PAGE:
Atlassian Bamboo 6.8: Deployment of a Java Web Application to Tomcat Application Server
This tutorial will showcase on the Bamboo concepts for Build and Deployment of a Java web application to the Tomcat application server with the source code committed in the Bitbucket repository.
Atlassian Bamboo is a Continuous Integration (CI) and Continuous Deployment (CD) software.
It helps to automate the BUILDS of your software application and release management by creating the continuous delivery pipeline.
You can refer to the Series of DevOps Tutorials for more information on the CI/CD concept.
What You Will Learn:
- Bitbucket Repository and CI/CD flow
- Installing and Configuring the Bamboo Server
- Configuring Application links with Bitbucket server
- Understanding Bamboo Concepts
- Configure Stage
- Understanding Bamboo Agent
- Adding Build and Deploy stage/job/tasks
- Run Plan
- Triggers and Permissions
- Recommended Reading
- Bitbucket repository created and populated with a Java Maven Web Application.
- JDK 1.8 installed on the Build machine.
- Apache Maven installed on the Build machine and Maven Home/Path to the bin directory set.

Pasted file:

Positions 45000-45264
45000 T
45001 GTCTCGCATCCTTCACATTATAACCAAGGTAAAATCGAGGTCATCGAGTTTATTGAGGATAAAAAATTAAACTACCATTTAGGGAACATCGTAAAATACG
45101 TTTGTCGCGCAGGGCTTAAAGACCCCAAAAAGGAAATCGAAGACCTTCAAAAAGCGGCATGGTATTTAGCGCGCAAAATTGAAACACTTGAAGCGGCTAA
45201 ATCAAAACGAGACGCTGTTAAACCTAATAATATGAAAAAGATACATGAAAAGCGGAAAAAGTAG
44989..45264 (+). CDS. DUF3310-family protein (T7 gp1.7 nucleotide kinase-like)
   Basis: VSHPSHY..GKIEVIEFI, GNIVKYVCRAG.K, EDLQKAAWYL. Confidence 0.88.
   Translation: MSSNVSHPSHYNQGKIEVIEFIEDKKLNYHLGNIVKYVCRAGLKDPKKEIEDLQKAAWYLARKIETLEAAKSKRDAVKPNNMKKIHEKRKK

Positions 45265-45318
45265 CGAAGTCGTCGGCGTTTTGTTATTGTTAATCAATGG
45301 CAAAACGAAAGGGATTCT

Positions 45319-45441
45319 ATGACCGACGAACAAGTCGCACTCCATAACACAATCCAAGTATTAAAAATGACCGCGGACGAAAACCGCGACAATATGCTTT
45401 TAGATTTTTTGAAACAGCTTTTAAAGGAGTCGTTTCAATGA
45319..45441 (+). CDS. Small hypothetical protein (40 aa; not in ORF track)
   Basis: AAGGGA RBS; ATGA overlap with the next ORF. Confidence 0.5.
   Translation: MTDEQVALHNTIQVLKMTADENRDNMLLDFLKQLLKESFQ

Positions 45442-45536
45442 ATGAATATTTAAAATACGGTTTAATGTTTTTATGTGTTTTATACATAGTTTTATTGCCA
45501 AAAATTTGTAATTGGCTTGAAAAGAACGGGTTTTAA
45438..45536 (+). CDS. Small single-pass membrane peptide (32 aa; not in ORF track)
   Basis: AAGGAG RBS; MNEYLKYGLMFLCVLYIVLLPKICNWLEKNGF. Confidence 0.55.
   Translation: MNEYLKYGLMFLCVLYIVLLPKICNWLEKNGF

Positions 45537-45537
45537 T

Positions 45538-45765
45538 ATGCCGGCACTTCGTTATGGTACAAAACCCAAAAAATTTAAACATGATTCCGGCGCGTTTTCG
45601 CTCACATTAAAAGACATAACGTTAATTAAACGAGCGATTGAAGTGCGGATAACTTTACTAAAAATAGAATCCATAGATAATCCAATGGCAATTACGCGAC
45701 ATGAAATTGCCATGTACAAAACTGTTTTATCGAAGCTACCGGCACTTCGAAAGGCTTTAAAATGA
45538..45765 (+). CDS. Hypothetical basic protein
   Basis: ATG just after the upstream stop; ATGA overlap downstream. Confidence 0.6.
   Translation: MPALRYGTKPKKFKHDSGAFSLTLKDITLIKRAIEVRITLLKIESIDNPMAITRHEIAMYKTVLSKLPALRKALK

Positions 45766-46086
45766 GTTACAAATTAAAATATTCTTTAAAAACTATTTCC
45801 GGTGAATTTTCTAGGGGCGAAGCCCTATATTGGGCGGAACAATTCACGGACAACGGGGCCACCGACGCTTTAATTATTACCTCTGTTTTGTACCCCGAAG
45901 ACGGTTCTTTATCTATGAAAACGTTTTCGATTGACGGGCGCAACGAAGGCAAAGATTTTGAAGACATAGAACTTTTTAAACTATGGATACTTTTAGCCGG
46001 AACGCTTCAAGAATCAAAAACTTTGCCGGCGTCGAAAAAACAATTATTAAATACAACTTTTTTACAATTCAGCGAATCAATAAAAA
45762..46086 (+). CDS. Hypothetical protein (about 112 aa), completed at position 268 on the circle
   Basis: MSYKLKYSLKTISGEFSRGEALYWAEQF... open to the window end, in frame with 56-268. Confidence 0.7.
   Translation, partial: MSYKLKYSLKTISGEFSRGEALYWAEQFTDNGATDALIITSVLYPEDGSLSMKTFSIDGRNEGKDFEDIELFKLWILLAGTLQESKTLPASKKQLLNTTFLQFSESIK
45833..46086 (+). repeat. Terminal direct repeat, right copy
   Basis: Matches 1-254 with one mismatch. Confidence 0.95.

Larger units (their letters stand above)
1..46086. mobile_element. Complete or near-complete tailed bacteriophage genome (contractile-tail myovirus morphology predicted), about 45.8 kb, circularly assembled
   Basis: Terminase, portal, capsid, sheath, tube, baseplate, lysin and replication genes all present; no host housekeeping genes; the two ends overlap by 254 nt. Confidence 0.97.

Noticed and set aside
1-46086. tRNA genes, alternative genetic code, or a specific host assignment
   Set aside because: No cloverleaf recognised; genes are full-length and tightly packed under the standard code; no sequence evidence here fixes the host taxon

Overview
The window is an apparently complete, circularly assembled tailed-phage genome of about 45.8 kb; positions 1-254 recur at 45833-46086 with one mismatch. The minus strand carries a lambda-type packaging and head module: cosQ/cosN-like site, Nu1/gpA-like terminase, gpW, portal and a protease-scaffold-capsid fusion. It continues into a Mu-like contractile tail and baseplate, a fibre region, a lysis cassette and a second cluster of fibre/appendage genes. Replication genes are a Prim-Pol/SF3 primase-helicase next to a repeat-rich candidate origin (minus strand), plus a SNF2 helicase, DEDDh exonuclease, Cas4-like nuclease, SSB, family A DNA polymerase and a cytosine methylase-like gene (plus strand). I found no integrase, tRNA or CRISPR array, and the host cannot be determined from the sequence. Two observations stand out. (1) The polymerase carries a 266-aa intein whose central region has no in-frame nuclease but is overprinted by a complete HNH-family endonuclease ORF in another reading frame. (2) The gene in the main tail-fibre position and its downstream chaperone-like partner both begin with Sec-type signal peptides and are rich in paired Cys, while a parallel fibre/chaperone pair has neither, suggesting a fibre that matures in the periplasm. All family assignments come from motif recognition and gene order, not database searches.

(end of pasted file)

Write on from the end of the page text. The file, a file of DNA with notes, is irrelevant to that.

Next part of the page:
- Tomcat 7.x or 8.x or 9.x installed on the deployment machine.
Bitbucket Repository and CI/CD flow
Given below is created the bitbucket repository that contains a Java Maven web project and will be used in Bamboo for CI and CD activities.
The flow of CI/CD showcased here. The code is developed and committed to Bitbucket and built/deployed to various environments running on Tomcat app server using Bamboo.
Installing and Configuring the Bamboo Server
To download, install and configure the Bamboo server in http://localhost:8085, please look at the online confluence page.
Configuring Application links with Bitbucket server
As we would be using the source code stored in the Bitbucket repository, we will need to provide and configure the Bitbucket server link in the Bamboo server.
Having logged in to Bamboo URL go to Administration -> Manage Apps -> Application Links. Add the Bitbucket server URL and click on the Create New Link. This will automatically create a reciprocal link in the Bitbucket server as well.
Bitbucket Server view of application link is created in the Administration settings.